Angel believed he had come a long way. At 18, he couldn’t read or write. He wet his bed and suffered from uncontrollable outbursts of anger. He then murdered a 16-year-old girl. But at 47, he had gotten a high school diploma, studied at college level, attended multiple anger management workshops and become a Quaker. He even graduated from Narcotics Anonymous groups and drug treatment programs, despite never having had a substance abuse problem in his life. In his duffle bag he carried a folder brimming with endorsements. But in the outside world these credentials counted for little. “Irrelevant,” he said, when he first showed me his certificates. “They might as well be toilet paper.” After all, he had a serious criminal record, which anyone could easily access online, and virtually no outside work experience. He did earn a computer operator degree from Sullivan County Community College in 1995, but since he was never employed in this capacity he had little opportunity to practice what he learned or keep up with the constant changes in the field. Besides, who in the world would want to hire a murderer?

Look at the certificates below and remember how much hope and hopelessness lies hidden behind their extravagant designs.

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Among Murderers, institutions, rehabilitation

The Slow-Moving World of Prison at Twitter Speed

I recently came across a blog project run by volunteers at the infamous San Quentin prison in California. The blog is part of The Last Mile, which calls itself a “startup accelerator program” and claims to “train selected inmates for eventual employment in a paid internship program within the Silicon Valley technology sector.” It teaches prisoners “specific skills related to verbal and written communication, business formation and operation, presentation skills, and computer proficiency.” This doesn’t seem much different from the promises made by CEO and STRIVE, the organizations I visited several years ago while I was researching my book. What all the “work readiness programs” I encountered have in common is that they do not (and maybe cannot) prepare the men for what awaits them in the actual world. The Last Mile website is sort of cluttered, and I couldn’t find out how exactly the organization prepares the men for the myriad challenges of the “outside” job market—background checks, minimum wage labor (if lucky), discrimination, and a highly competitive and rapidly changing technological field, to name just a few—but I hope that it will be able to prove its successes in an independent study.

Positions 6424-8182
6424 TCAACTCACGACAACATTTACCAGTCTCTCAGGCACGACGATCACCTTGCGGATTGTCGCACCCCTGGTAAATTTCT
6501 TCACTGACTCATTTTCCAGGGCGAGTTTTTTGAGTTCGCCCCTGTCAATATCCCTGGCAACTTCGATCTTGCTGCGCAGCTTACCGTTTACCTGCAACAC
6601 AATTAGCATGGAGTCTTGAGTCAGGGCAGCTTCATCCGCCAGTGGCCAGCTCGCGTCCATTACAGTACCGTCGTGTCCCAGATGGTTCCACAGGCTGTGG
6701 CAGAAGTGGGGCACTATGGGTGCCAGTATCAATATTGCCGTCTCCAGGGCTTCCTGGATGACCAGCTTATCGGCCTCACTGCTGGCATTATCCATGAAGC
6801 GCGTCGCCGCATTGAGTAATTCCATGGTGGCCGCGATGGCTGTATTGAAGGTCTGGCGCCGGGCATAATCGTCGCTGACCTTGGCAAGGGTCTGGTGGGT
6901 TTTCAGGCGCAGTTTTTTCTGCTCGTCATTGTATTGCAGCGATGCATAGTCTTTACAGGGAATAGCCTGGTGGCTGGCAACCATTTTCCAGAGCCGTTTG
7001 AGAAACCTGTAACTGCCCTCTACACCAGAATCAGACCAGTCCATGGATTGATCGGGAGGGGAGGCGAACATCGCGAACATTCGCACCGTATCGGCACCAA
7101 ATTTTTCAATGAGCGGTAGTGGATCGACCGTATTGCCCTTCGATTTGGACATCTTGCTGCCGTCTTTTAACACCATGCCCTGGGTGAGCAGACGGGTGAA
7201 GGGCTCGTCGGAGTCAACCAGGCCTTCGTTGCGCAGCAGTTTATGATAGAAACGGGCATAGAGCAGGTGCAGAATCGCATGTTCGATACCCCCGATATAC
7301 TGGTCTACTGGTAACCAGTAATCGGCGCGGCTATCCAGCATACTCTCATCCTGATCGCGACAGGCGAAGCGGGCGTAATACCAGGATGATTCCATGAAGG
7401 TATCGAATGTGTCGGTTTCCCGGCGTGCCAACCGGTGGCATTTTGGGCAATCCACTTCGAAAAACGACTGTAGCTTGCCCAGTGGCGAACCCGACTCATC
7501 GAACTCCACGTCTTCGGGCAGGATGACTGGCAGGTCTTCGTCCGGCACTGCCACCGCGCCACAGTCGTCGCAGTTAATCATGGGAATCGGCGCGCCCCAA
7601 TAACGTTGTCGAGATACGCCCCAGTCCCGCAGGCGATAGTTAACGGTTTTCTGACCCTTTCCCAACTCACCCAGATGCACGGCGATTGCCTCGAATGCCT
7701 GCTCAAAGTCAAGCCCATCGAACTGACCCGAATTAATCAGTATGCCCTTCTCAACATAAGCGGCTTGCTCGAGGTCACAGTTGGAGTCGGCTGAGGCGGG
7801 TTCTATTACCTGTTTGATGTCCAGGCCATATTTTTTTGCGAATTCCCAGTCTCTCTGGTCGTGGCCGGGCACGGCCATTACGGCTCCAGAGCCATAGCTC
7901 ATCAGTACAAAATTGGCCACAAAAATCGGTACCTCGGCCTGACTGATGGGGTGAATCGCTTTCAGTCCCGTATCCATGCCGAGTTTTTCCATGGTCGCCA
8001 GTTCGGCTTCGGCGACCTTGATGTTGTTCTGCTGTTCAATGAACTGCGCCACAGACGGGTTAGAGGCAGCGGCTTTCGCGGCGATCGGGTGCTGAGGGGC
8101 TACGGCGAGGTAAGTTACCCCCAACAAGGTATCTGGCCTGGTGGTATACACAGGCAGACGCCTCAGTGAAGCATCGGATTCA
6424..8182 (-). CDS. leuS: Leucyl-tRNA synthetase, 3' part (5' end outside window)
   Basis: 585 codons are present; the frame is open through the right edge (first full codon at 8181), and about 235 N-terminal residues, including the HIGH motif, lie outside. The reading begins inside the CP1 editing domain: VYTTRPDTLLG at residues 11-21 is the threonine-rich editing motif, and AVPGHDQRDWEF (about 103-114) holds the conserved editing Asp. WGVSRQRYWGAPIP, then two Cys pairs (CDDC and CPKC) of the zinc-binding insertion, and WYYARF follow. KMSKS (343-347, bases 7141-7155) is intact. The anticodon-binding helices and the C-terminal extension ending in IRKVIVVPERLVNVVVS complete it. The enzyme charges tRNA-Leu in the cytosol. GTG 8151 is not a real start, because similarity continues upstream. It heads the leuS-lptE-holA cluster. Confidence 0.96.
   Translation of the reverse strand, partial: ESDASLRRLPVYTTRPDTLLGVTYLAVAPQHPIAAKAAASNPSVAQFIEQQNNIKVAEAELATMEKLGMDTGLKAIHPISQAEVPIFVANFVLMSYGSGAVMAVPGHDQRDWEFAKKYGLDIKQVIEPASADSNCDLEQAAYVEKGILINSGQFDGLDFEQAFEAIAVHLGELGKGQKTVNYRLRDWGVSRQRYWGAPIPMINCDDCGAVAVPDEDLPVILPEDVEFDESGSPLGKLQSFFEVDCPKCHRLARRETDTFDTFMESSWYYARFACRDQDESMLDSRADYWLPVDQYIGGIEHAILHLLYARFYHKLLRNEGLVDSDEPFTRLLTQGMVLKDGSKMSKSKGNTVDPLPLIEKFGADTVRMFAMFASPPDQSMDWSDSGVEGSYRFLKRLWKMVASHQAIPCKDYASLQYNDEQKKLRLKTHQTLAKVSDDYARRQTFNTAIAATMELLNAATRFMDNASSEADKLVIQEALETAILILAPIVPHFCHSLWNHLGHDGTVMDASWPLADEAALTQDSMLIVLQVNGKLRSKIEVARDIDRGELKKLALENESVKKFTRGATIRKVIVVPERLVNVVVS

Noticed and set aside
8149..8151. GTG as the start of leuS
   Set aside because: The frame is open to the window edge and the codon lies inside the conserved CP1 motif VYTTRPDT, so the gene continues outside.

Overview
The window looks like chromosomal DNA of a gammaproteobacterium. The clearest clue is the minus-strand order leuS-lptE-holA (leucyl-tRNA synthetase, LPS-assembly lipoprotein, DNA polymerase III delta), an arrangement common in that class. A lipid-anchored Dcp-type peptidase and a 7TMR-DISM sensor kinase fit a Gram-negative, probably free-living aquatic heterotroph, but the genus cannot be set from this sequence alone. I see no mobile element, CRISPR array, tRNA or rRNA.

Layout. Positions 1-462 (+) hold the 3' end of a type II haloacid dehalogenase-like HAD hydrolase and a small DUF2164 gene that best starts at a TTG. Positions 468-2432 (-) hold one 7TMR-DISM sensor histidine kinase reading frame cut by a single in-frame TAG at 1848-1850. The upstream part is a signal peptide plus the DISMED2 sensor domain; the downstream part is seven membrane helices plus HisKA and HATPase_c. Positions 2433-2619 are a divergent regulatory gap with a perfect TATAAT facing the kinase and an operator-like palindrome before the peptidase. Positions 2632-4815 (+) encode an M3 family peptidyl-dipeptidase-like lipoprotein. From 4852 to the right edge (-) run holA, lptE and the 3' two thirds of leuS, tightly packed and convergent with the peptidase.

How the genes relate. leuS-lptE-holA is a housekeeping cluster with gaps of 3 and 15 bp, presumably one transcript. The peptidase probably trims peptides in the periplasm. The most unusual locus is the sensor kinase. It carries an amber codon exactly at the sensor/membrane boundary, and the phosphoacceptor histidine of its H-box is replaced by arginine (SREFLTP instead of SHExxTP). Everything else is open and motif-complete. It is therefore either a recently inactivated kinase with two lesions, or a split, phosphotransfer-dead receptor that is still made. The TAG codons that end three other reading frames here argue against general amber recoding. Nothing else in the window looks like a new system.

What I find interesting about The Last Mile is its concept of blog posts written from behind bars. (The organization also has a Twitter account with the handle @TLM that features tweets from behind bars.) From my correspondences with prisoners and ex-prisoners I know that time moves excruciatingly slowly when you’re locked up, and I find it thought-provoking to contrast this slow-moving, inverted world with our fast-moving, ephemeral digital world.

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Among Murderers, literary journalism, rehabilitation

The first chapter of Among Murderers is up online!

The first chapter of Among Murderers is up online!

My publisher University of California Press has posted the first chapter of my forthcoming book Among Murderers: Life After Prison online. Click here and go to “Read Chapter 1” (link on the upper right corner).

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Among Murderers, institutions, mental illness, racism, rehabilitation

Blackbird Minstrels of Asylumia

I’ve recently been spending time with patients and staff who provide and/or participate in cultural day programs at a state mental institution in New York City. In line with my first book, Among Murderers: Life After Prison, I want to find out which methods of “rehabilitation” currently predominate and how individuals create communities within institutions. How do they bond and how do they distance themselves from those they don’t want to associate with? How do staff, patients and volunteers survive the daily challenges they face, individually and as a group? Having interviewed inmates and staff in the institution’s farming and art programs, I’m also interested in the remaining traces of earlier “rehabilitative” methods. I’m not sure yet whether this will lead to a story or another book (or both), but I do know that I want to continue to convey the daily lives of people at society’s margins to the general public.